On April 23, 2020, the Small Business Administration (SBA) issued guidance to the Paycheck Protection Program (PPP) under the CARES Act. This followed an April 21, 2020 declaration by Secretary of the Treasury, Steve Mnuchin, that there would be “severe consequences” to large companies that inappropriately applied for PPP loans.
All of this was in reaction to complaints about large companies, publicly held corporations and companies backed by private equity receiving PPP loans, while many small businesses in need did not.
The guidance, which can be found here, contains 43 FAQs and is supplemented frequently. The question of most interest and confusion to many is question number 31, issued on April 23, 2020:
31. Question: Do businesses owned by large companies with adequate sources of liquidity to support the business’s ongoing operations qualify for a PPP loan?
Answer: In addition to reviewing applicable affiliation rules to determine eligibility, all borrowers must assess their economic need for a PPP loan under the standard established by the CARES Act and the PPP regulations at the time of the loan application. Although the CARES Act suspends the ordinary requirement that borrowers must be unable to obtain credit elsewhere (as defined in section 3(h) of the Small Business Act), borrowers still must certify in good faith that their PPP loan request is necessary. Specifically, before submitting a PPP application, all borrowers should review carefully the required certification that “[c]urrent economic uncertainty makes this loan request necessary to support the ongoing operations of the Applicant.” Borrowers must make this certification in good faith, taking into account their current business activity and their ability to access other sources of liquidity sufficient to support their ongoing operations in a manner that is not significantly detrimental to the business. For example, it is unlikely that a public company with substantial market value and access to capital markets will be able to make the required certification in good faith, and such a company should be prepared to demonstrate to SBA, upon request, the basis for its certification.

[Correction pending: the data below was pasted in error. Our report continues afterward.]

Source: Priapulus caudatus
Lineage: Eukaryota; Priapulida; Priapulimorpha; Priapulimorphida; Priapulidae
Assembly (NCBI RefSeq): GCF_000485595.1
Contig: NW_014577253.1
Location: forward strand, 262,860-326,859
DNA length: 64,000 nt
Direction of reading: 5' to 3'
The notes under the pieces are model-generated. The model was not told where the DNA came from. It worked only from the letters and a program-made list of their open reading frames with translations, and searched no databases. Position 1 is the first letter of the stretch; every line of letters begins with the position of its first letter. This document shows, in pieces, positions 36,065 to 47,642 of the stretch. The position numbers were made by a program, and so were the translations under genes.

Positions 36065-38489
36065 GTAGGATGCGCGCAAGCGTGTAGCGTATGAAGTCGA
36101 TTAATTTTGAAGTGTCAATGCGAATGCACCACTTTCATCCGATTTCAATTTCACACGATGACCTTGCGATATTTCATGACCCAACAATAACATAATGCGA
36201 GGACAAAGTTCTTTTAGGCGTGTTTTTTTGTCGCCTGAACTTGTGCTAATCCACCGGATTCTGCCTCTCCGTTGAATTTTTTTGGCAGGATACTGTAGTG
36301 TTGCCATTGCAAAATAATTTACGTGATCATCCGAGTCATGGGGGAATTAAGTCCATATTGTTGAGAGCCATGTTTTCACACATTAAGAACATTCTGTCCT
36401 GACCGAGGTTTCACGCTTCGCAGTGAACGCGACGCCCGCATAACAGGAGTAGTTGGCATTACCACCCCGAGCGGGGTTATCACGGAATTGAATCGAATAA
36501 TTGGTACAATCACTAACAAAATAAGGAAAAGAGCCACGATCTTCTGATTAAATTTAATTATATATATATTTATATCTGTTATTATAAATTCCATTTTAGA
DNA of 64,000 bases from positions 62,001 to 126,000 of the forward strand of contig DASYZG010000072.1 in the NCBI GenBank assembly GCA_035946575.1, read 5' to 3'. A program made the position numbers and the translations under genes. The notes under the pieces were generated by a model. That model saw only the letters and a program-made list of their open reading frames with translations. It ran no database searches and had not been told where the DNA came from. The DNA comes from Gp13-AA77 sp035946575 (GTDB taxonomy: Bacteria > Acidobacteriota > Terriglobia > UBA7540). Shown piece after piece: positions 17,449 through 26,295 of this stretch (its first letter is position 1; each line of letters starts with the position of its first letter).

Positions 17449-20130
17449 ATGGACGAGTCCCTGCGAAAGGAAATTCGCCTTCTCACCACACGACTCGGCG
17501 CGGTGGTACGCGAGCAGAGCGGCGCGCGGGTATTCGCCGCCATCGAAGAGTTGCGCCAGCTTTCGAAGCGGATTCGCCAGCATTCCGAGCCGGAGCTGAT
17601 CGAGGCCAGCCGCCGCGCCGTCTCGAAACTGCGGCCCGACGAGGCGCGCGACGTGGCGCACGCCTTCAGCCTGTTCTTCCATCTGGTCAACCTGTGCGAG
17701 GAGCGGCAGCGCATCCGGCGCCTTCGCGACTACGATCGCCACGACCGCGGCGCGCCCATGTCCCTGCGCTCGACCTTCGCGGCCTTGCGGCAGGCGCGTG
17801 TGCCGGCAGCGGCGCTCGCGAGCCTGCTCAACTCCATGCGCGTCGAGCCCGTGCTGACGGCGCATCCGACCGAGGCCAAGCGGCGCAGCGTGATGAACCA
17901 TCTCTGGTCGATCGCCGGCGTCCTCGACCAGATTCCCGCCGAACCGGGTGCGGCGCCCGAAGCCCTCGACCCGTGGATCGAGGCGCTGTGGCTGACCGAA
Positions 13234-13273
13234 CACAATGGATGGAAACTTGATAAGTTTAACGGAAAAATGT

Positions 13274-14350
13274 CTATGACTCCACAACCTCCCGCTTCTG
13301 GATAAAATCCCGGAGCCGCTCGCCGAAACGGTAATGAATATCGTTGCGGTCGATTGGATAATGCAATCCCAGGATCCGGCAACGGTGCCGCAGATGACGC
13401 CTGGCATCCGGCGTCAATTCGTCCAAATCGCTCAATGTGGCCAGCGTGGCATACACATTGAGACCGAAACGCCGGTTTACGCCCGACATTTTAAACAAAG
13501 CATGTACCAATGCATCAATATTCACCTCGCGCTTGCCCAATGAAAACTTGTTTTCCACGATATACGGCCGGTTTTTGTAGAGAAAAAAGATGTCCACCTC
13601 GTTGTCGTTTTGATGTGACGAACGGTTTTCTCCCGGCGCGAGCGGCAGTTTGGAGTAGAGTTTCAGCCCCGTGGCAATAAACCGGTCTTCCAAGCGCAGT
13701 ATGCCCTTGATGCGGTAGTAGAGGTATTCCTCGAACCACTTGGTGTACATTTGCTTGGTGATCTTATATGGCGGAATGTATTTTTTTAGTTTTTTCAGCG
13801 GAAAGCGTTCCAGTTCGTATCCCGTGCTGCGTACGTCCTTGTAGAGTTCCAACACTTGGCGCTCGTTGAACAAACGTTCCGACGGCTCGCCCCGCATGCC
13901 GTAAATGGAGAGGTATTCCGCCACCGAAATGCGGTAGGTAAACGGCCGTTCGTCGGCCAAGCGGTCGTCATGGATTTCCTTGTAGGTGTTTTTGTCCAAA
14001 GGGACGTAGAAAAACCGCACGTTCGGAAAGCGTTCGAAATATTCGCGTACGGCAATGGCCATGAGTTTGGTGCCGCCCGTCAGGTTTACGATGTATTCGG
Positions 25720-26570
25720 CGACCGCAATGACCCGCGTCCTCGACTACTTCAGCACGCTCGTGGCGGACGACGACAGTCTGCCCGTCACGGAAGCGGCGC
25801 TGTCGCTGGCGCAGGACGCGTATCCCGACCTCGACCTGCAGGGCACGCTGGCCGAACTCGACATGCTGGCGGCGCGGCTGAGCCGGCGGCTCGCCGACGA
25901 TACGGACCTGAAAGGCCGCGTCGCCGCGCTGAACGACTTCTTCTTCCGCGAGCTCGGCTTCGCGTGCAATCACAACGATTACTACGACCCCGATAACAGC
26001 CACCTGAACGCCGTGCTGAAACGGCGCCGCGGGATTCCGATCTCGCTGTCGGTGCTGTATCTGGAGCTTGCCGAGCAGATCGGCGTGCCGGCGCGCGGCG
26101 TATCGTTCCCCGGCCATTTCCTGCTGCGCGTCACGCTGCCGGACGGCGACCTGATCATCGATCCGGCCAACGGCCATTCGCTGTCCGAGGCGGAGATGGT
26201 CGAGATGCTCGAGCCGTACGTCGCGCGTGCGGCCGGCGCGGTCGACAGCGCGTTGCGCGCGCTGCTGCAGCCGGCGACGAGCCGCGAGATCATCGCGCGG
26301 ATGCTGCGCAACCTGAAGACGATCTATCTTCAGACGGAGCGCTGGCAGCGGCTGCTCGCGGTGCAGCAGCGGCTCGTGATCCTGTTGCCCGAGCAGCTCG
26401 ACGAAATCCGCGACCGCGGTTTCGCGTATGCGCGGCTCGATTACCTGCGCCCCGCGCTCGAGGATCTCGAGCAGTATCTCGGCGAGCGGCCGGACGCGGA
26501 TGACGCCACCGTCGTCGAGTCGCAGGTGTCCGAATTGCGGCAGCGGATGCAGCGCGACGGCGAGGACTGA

Lenders may rely on a borrower’s certification regarding the necessity of the loan request. Any borrower that applied for a PPP loan prior to the issuance of this guidance and repays the loan in full by May 7, 2020 will be deemed by SBA to have made the required certification in good faith.
The yellow highlighted portions of the answer are what has become of greatest interest to those who borrowed under the PPP. Those statements are what the borrower certified by signing the PPP application. The SBA further states in the answer above that any borrower who repays the loan in full by May 7, 2020 will be deemed by the SBA to have made the required certification in good faith. The issue and confusion is due to the lack of definition to the phrases highlighted above.
On May 5, 2020, the SBA extended the Safe Harbor loan repayment date from May 7, 2020 to May 14, 2020. With the extension of the date, there is hope that clarification from the SBA will be forthcoming.